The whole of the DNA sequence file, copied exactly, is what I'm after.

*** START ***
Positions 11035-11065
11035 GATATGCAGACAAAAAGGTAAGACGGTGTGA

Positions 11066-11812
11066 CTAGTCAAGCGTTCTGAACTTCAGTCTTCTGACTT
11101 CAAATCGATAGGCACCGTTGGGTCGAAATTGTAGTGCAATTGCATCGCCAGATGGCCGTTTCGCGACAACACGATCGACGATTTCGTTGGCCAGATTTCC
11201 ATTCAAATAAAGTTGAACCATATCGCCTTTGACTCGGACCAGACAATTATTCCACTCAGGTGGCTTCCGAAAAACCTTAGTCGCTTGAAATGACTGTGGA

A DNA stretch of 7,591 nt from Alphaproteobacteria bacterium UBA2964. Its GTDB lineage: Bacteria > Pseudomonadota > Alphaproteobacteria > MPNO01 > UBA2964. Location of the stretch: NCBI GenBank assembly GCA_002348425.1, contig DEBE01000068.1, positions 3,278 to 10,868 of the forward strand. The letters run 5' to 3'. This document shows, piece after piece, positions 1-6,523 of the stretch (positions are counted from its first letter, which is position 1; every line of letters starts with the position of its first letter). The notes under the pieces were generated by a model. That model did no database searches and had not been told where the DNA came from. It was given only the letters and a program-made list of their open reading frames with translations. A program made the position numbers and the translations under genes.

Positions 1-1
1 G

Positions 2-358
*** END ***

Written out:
Positions 11035-11065
11035 GATATGCAGACAAAAAGGTAAGACGGTGTGA

Positions 11066-11812
11066 CTAGTCAAGCGTTCTGAACTTCAGTCTTCTGACTT
11101 CAAATCGATAGGCACCGTTGGGTCGAAATTGTAGTGCAATTGCATCGCCAGATGGCCGTTTCGCGACAACACGATCGACGATTTCGTTGGCCAGATTTCC
11201 ATTCAAATAAAGTTGAACCATATCGCCTTTGACTCGGACCAGACAATTATTCCACTCAGGTGGCTTCCGAAAAACCTTAGTCGCTTGAAATGACTGTGGA

A DNA stretch of 7,591 nt from Alphaproteobacteria bacterium UBA2964. Its GTDB lineage: Bacteria > Pseudomonadota > Alphaproteobacteria > MPNO01 > UBA2964. Location of the stretch: NCBI GenBank assembly GCA_002348425.1, contig DEBE01000068.1, positions 3,278 to 10,868 of the forward strand. The letters run 5' to 3'. This document shows, piece after piece, positions 1-6,523 of the stretch (positions are counted from its first letter, which is position 1; every line of letters starts with the position of its first letter). The notes under the pieces were generated by a model. That model did no database searches and had not been told where the DNA came from. It was given only the letters and a program-made list of their open reading frames with translations. A program made the position numbers and the translations under genes.

Positions 1-1
1 G

Positions 2-358